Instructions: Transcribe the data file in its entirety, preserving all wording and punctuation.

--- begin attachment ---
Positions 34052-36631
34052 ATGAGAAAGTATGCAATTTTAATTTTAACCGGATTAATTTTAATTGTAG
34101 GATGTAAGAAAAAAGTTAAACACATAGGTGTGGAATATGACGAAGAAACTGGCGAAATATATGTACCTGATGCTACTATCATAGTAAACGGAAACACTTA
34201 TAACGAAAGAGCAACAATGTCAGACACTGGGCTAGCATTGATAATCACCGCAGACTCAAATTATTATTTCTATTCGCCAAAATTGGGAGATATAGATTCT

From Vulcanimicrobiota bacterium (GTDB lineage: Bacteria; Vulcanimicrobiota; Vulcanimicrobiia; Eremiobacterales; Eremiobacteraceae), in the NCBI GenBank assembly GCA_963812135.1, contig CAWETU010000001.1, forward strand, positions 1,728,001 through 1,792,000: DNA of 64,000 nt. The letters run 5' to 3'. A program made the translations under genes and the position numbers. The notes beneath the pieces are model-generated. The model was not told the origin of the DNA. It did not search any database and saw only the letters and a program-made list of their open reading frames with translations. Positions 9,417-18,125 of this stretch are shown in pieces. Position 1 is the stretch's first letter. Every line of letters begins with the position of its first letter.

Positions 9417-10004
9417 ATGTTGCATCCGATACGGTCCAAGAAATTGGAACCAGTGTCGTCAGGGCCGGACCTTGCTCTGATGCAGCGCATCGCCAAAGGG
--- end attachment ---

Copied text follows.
Positions 34052-36631
34052 ATGAGAAAGTATGCAATTTTAATTTTAACCGGATTAATTTTAATTGTAG
34101 GATGTAAGAAAAAAGTTAAACACATAGGTGTGGAATATGACGAAGAAACTGGCGAAATATATGTACCTGATGCTACTATCATAGTAAACGGAAACACTTA
34201 TAACGAAAGAGCAACAATGTCAGACACTGGGCTAGCATTGATAATCACCGCAGACTCAAATTATTATTTCTATTCGCCAAAATTGGGAGATATAGATTCT

From Vulcanimicrobiota bacterium (GTDB lineage: Bacteria; Vulcanimicrobiota; Vulcanimicrobiia; Eremiobacterales; Eremiobacteraceae), in the NCBI GenBank assembly GCA_963812135.1, contig CAWETU010000001.1, forward strand, positions 1,728,001 through 1,792,000: DNA of 64,000 nt. The letters run 5' to 3'. A program made the translations under genes and the position numbers. The notes beneath the pieces are model-generated. The model was not told the origin of the DNA. It did not search any database and saw only the letters and a program-made list of their open reading frames with translations. Positions 9,417-18,125 of this stretch are shown in pieces. Position 1 is the stretch's first letter. Every line of letters begins with the position of its first letter.

Positions 9417-10004
9417 ATGTTGCATCCGATACGGTCCAAGAAATTGGAACCAGTGTCGTCAGGGCCGGACCTTGCTCTGATGCAGCGCATCGCCAAAGGG